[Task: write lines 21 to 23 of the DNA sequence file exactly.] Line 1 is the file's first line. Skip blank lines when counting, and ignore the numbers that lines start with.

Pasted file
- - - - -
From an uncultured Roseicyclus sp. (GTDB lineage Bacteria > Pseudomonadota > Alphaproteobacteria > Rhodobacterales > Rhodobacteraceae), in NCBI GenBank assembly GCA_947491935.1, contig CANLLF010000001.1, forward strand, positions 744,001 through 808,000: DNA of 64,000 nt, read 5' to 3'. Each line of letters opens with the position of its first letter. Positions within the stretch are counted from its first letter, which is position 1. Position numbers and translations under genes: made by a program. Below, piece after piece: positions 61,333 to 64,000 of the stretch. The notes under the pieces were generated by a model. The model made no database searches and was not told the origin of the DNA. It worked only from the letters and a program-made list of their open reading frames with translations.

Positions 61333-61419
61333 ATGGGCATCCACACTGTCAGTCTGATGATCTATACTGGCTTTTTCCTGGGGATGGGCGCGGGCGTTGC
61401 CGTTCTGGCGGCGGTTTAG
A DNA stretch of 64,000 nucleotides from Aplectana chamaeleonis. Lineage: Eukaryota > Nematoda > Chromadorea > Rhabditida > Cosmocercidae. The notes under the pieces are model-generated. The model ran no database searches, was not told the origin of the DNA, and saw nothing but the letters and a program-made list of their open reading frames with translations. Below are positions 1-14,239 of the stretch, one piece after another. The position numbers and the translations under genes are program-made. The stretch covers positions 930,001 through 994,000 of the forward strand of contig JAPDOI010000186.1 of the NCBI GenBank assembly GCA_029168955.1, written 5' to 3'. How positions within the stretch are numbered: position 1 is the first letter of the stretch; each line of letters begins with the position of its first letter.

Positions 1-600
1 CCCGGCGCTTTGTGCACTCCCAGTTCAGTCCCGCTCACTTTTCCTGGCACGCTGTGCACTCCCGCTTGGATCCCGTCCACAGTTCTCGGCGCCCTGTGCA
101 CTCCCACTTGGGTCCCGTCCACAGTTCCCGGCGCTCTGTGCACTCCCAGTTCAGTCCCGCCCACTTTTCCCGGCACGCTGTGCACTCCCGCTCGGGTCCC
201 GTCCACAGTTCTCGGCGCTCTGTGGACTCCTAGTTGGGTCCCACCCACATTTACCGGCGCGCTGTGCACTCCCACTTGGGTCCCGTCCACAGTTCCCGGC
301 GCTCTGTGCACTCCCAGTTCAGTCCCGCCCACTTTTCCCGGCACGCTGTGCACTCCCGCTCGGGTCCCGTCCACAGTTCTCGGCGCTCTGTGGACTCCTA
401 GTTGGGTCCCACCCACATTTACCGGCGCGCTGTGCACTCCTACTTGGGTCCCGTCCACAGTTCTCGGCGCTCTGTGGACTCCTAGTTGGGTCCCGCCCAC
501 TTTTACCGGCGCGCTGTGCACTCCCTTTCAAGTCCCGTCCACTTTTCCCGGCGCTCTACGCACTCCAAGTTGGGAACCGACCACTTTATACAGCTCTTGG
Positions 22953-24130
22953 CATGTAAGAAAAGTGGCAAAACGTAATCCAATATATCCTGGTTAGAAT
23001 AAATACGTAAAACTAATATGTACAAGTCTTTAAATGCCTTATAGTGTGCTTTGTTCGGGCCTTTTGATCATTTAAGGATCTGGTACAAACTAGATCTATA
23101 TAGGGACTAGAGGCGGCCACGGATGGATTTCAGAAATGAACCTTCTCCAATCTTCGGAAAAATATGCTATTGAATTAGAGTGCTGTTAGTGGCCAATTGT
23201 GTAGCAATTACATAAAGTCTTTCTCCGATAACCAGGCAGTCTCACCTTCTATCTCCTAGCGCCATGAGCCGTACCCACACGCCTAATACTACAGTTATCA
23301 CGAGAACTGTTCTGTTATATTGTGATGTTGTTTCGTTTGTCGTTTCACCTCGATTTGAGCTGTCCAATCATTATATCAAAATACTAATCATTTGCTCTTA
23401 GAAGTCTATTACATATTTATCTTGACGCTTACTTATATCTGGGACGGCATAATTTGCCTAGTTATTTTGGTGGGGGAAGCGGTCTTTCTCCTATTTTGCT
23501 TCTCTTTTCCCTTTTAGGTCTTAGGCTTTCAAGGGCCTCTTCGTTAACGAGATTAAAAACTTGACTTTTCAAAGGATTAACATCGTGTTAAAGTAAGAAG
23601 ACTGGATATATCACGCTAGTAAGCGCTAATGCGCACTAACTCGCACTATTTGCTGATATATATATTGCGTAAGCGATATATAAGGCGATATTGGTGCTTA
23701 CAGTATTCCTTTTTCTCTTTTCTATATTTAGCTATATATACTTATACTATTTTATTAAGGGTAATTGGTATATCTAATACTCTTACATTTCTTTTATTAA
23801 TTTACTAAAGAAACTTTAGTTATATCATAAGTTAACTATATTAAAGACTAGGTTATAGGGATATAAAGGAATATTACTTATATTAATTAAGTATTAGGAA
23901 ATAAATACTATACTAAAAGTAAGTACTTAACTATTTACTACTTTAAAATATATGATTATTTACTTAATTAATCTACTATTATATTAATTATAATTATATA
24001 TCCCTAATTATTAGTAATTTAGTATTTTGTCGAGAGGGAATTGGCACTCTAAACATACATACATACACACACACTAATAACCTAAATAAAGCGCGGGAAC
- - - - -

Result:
23601 ACTGGATATATCACGCTAGTAAGCGCTAATGCGCACTAACTCGCACTATTTGCTGATATATATATTGCGTAAGCGATATATAAGGCGATATTGGTGCTTA
23701 CAGTATTCCTTTTTCTCTTTTCTATATTTAGCTATATATACTTATACTATTTTATTAAGGGTAATTGGTATATCTAATACTCTTACATTTCTTTTATTAA
23801 TTTACTAAAGAAACTTTAGTTATATCATAAGTTAACTATATTAAAGACTAGGTTATAGGGATATAAAGGAATATTACTTATATTAATTAAGTATTAGGAA